Every thing I’ve ever done has led to this moment.
I am exactly where I am supposed to be.
. . . . It just took me awhile to get here.
After 17 years as a practicing attorney, I just up and quit. Walked away. Left it all behind. The hard-earned reputation, the client relationships, the network, the leadership in law firm management. I washed my hands of it.
And I don’t know why I didn’t do it sooner.
The signs were all there. I was meant to do something creative with my life. I’d come home from school and sketch fashion designs. I dreamed of going to the Fashion Institute and spent hours pouring over W Magazine. I loved taking photographs for the yearbook, and I even arranged elaborate photo shoots with friends where I “styled” their clothes and props for the shoot. I loved art. I loved creating.
But more than I loved those things, I desperately wanted to get away. While I greatly appreciate it now, at the time I felt smothered by my small hometown with its graduating class of 43 students. I needed to get away from a bad situation at home. I needed to get away and prove that all those things that made me different growing up would make me great somewhere else. I wanted desperately to prove that I could succeed.
So I did. I put my creativity on a shelf and went away to live the life I thought would prove that I was somehow “good enough.” It started with college where I competed for the speech team. The years sped by and I graduated without a clear direction of what I wanted to do or what I wanted to become. I knew that I wanted financial security, so it seemed like graduate school was inevitable.
I was all set to go get my master’s degree in speech communication, even with a scholarship. And then as I walked out of a grad school fair, there was this beautiful black folder with burnt orange foil-embossed lettering on the front. It said UT Law. (See how I’ve been drawn to beautiful, shiny objects from day one? I even picked my law school because of the aesthetics of its marketing brochure!). I grabbed the folder, took the LSAT, applied to that one law school, and proceeded down the path to what I thought was success and a lucrative career.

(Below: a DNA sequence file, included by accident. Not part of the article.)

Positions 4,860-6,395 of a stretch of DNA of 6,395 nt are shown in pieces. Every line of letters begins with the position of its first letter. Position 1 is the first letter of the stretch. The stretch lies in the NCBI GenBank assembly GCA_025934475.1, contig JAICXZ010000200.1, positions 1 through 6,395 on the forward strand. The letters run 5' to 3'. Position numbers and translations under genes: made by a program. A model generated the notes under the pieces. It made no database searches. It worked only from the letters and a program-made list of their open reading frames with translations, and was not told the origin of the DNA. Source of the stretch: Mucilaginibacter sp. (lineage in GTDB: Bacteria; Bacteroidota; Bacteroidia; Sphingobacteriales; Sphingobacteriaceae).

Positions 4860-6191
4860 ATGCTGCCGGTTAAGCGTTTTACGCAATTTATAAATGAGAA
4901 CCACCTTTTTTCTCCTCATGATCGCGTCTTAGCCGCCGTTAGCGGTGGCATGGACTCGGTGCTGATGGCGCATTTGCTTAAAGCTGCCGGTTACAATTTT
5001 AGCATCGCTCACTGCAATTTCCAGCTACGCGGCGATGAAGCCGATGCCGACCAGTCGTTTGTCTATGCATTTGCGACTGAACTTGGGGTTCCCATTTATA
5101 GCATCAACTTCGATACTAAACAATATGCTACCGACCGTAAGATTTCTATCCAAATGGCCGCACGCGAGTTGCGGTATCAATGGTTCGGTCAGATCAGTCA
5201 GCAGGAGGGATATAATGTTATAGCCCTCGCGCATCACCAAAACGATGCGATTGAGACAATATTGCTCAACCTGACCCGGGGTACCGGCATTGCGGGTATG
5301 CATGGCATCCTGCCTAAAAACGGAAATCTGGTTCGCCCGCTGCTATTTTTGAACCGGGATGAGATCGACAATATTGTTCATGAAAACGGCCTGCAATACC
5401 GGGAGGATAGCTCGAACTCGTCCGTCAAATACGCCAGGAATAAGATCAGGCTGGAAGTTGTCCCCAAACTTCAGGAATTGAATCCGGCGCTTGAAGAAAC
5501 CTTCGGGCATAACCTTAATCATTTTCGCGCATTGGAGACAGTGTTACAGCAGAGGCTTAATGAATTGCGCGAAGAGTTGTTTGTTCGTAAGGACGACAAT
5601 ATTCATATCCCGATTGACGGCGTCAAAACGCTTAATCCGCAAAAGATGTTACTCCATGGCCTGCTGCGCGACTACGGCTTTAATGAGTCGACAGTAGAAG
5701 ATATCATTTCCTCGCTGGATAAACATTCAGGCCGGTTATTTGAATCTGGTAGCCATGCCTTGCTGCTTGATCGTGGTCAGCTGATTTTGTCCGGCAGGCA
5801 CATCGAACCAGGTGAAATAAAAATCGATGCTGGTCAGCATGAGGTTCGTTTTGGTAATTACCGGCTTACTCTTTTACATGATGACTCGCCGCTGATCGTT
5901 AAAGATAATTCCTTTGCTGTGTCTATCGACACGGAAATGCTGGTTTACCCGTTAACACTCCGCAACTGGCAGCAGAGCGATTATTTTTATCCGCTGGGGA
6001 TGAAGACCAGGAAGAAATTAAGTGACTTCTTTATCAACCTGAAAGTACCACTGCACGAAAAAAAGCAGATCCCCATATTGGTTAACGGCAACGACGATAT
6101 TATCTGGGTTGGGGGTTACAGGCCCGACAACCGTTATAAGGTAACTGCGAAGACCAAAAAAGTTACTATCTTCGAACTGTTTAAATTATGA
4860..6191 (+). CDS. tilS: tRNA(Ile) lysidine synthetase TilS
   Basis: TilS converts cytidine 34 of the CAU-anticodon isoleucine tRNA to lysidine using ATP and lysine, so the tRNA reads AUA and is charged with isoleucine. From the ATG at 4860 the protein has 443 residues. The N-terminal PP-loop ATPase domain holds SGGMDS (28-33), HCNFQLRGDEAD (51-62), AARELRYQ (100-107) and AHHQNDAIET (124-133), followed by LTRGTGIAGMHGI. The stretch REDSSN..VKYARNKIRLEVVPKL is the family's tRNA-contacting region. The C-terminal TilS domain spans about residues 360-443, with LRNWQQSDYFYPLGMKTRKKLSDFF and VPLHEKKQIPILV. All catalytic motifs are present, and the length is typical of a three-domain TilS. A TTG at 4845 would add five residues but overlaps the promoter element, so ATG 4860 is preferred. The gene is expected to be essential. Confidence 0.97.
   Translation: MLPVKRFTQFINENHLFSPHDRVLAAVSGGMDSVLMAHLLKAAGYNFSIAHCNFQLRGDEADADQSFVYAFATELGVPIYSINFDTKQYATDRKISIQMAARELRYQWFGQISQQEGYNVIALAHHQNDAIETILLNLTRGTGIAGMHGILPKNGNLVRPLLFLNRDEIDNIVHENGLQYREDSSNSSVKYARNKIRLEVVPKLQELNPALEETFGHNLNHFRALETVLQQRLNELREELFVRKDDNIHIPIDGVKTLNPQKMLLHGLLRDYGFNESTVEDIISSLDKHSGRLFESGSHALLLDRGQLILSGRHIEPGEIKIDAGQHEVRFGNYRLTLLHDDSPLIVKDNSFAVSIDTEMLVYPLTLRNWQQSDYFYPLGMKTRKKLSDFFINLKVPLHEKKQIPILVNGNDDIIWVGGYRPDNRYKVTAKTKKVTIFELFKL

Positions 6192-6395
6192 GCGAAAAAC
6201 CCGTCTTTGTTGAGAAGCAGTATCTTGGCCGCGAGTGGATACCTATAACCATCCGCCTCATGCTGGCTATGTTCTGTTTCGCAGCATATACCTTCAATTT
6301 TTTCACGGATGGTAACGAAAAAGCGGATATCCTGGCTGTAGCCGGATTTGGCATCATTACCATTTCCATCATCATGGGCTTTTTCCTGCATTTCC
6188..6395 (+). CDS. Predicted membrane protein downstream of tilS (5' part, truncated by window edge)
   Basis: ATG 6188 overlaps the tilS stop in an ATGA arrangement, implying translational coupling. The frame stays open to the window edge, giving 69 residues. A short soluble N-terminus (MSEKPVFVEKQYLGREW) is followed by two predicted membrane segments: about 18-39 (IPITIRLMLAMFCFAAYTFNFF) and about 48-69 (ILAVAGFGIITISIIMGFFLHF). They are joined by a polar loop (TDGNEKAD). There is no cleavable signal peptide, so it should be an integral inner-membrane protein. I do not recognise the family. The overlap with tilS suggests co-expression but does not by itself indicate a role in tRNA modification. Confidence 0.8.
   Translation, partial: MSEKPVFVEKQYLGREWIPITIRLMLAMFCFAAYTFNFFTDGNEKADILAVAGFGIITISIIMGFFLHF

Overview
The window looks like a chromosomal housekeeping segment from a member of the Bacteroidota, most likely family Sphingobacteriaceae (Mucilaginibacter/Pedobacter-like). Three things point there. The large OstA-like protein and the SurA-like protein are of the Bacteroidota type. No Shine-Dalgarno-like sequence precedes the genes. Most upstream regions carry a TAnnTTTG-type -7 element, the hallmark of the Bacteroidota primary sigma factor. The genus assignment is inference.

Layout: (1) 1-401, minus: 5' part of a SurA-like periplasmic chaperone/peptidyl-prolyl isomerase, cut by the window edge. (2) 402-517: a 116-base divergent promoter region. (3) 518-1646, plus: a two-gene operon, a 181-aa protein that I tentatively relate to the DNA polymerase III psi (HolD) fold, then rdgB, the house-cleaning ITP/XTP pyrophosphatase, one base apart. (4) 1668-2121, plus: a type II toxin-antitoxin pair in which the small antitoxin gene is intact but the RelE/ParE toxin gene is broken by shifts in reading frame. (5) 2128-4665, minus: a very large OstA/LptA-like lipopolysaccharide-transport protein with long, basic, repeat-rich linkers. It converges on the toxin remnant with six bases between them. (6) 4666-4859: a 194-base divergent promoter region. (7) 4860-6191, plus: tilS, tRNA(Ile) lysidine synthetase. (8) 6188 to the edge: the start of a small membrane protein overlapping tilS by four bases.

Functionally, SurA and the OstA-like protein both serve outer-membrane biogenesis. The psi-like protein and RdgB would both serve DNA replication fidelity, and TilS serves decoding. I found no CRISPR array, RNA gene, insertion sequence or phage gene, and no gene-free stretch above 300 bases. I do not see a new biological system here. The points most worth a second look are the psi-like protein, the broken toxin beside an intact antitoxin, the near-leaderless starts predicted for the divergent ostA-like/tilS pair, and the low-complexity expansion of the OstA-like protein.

I hated law school. I was already working for a family lawyer to make ends meet, and I knew that what I was learning in school was nothing like a real law practice. It was boring. I hated reading the cases. Plus, everyone was so competitive. It was a microcosm of the regular school environment, except here everyone was used to being an A+ student. For the first time in my life I wasn’t motivated, and I quickly fell near the bottom of the heap. Sure, I still wanted to be an A+ student, but I didn’t have passion for what I was doing. It reminds me of the Oliver Wendell Holmes quote: “If you can eat sawdust without butter, you can be a success in the law.” I clearly didn’t have a taste for sawdust.
Don’t get me wrong. I found things that brought me joy. I liked being a Teachinq Quizmaster, the women I met on the Texas Journal of Woman & the Law were amazing, I had a blast with the Assault & Flattery theater productions, and I made friends that I still cherish today. Along the way I found ways to tap into my creativity.
I threw myself into creating elaborate Halloween costumes for me and my friends. I was part of a small group of friends who cooked dinner for each other, and I found myself focusing on choosing meals just so I could have elaborate thematic decorations to go with it. Still, without any kind of career counseling or guidance, I just wasn’t picking up on the clues that my passion lay outside the law.